Revolutionary Women in the War for American Independence: A One-Volume Revised Edition of Elizabeth Ellet's 1848 Landmark Series

Revolutionary Women in the War for American Independence: A One-Volume Revised Edition of Elizabeth Ellet's 1848 Landmark Series

Revolutionary Women in the War for American Independence: A One-Volume Revised Edition of Elizabeth Ellet's 1848 Landmark Series

Revolutionary Women in the War for American Independence: A One-Volume Revised Edition of Elizabeth Ellet's 1848 Landmark Series

Synopsis

This modern, annotated adaptation of the original three-volume edition of Women of the American Revolution by Elizabeth Ellet restores, in a single volume, a unique compilation of the roles played by eighty-four American women in the Revolutionary War. A best-seller in the 1850s, Ellet's work is here carefully edited for today's readers by a distinguished Revolutionary War historian. It contains a new introduction and many explanatory footnotes. A new organization arranges these biographies from north to south by colony, underlining the vast differences in class and culture among the various states.

While not America's earliest female historian, Elizabeth Ellet may easily lay claim to being America's first historian of women. Before publication of her books, readers had come close to losing track of the important role played by women in the War for Independence. Ellet preserved these valuable stories through reliance, whenever possible, on first-person accounts which are still as fresh and compelling today as they were in the nineteenth century. A vivid and comprehensive account which will be of interest to both military historians and scholars of women's history.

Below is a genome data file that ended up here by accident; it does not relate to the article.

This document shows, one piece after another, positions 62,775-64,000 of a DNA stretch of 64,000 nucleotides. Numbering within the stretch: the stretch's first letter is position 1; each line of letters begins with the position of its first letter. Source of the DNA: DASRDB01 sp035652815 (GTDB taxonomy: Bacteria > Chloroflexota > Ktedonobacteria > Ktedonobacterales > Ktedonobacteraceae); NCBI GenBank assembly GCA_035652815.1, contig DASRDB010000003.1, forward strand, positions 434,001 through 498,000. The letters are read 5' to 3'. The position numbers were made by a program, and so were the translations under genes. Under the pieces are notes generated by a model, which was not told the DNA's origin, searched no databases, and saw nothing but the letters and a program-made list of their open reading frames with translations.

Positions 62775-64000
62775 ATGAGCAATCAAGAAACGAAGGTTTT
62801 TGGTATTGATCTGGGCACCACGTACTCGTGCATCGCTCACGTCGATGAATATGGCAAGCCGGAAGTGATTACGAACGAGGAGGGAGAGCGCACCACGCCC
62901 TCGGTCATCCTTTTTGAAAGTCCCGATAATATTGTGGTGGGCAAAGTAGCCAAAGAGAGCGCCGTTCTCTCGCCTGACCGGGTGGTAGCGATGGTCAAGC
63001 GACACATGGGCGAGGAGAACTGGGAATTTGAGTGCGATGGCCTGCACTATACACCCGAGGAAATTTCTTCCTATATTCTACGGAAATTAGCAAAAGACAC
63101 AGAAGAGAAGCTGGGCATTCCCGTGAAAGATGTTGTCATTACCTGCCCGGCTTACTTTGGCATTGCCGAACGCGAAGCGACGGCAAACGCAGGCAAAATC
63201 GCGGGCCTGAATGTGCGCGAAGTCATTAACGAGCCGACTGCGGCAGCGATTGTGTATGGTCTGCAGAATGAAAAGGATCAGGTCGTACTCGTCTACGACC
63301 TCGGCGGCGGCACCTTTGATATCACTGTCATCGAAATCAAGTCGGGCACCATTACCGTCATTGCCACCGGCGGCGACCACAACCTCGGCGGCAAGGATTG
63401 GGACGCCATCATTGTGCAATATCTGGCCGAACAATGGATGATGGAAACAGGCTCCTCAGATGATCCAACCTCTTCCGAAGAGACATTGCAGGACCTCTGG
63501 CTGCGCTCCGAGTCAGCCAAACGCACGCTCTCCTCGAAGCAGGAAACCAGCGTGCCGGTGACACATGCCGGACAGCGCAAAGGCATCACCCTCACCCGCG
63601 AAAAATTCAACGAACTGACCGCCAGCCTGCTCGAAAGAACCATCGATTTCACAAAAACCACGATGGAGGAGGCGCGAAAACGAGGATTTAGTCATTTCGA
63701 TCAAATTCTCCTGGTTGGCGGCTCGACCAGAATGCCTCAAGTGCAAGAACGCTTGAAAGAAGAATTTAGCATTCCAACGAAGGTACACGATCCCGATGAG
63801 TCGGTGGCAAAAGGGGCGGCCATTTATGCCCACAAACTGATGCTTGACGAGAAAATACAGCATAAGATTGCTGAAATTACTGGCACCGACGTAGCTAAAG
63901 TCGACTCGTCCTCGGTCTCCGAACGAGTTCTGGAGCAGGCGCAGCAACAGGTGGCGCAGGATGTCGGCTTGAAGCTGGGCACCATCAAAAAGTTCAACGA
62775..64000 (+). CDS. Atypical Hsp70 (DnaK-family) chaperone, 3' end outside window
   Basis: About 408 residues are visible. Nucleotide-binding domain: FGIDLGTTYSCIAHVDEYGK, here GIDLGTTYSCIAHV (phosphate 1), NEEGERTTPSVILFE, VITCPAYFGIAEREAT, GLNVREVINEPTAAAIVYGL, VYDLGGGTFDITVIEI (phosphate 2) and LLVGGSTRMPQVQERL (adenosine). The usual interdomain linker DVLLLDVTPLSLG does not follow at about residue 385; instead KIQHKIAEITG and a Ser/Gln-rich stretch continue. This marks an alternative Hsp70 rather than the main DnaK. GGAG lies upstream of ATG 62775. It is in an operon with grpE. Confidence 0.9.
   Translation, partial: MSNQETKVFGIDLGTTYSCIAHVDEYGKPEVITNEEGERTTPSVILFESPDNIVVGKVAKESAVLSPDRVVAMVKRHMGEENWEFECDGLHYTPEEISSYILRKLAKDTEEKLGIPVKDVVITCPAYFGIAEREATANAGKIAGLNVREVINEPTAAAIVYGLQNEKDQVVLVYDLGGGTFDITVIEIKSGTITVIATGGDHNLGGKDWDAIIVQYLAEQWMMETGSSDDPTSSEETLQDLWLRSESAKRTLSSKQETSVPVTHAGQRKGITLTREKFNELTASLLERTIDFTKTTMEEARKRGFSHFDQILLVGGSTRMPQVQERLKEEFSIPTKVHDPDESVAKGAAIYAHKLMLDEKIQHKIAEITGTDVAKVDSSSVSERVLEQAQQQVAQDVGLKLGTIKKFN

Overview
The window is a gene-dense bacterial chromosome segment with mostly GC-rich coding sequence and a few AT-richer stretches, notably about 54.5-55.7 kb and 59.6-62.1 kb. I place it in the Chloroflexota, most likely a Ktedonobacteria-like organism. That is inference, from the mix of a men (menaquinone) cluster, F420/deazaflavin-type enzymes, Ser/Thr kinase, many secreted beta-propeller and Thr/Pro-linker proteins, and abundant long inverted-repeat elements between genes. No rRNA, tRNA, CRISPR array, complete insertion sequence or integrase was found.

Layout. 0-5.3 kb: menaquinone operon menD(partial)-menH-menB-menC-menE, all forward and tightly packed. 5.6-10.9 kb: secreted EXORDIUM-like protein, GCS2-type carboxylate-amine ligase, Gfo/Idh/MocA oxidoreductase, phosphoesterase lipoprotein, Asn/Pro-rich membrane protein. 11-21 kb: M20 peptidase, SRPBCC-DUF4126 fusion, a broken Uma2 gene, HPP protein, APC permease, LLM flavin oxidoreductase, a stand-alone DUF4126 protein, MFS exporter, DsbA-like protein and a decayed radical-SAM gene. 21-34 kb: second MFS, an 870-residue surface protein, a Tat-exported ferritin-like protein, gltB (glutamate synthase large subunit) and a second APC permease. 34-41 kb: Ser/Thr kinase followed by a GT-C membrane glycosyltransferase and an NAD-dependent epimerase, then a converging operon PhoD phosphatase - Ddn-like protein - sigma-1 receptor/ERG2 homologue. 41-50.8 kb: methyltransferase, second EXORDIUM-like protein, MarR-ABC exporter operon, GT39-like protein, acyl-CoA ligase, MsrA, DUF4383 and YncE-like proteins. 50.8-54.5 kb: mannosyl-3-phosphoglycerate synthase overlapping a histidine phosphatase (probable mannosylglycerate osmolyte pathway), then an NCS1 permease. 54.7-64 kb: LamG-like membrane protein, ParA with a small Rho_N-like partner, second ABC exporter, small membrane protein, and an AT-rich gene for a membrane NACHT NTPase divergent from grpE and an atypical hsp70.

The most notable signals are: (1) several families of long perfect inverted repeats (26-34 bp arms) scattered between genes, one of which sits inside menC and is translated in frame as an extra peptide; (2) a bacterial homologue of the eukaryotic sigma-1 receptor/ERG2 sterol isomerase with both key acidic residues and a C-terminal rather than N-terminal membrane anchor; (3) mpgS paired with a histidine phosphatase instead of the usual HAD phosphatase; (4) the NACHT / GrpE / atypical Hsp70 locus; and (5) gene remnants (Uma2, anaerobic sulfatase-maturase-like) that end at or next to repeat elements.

Excerpt

Revolutionary women … shared with cheerfulness and gaiety the privations
and sufferings to which the situation of their country exposed them. In every
stage of this severe trial, they displayed virtues that have not always been at
tributed to their sex. With a ready acquiescence, with a firmness always
cheerful, and a constancy that never lamented all the sacrifices…they
yielded up the conveniences furnished by wealth and commerce, consenting
to share the produce of their labour. They even gave up without regret a con
siderable portion of the covering designed for their own families, to supply the
wants of a distressed soldiery; and heroically suppressed the involuntary sigh
which the departure of their brothers, sons and husbands for camp, rendered
from their bosoms
.

—Chief Justice John Marshall (1804)

WOMEN HAVE ALWAYS played a part in war. But in the important American Revolution, only a handful of the approximately 800,000 adult females living in what soon became thirteen united states, ever pulled a musket trigger or helped to serve a cannon. Custom frowned on such Amazonian heroics, which is not to say that the female role in this struggle was unimportant to its outcome. It merely underlines how most women went about either unnoticed or unsung. “Yet without some conception of them,” asserts Elizabeth Ellet in the opening paragraphs of her major three-volume work, The Women of the American Revolution, “the Revolution cannot be appreciated.”

At the time, Mrs. Ellet’s voice was a singular one; while she may not have been the first American woman historian, she certainly was the first American historian of women. Even a century and a half ago, when Revolutionary War reminiscences were still green, it was no easy matter for Elizabeth Fries . . .

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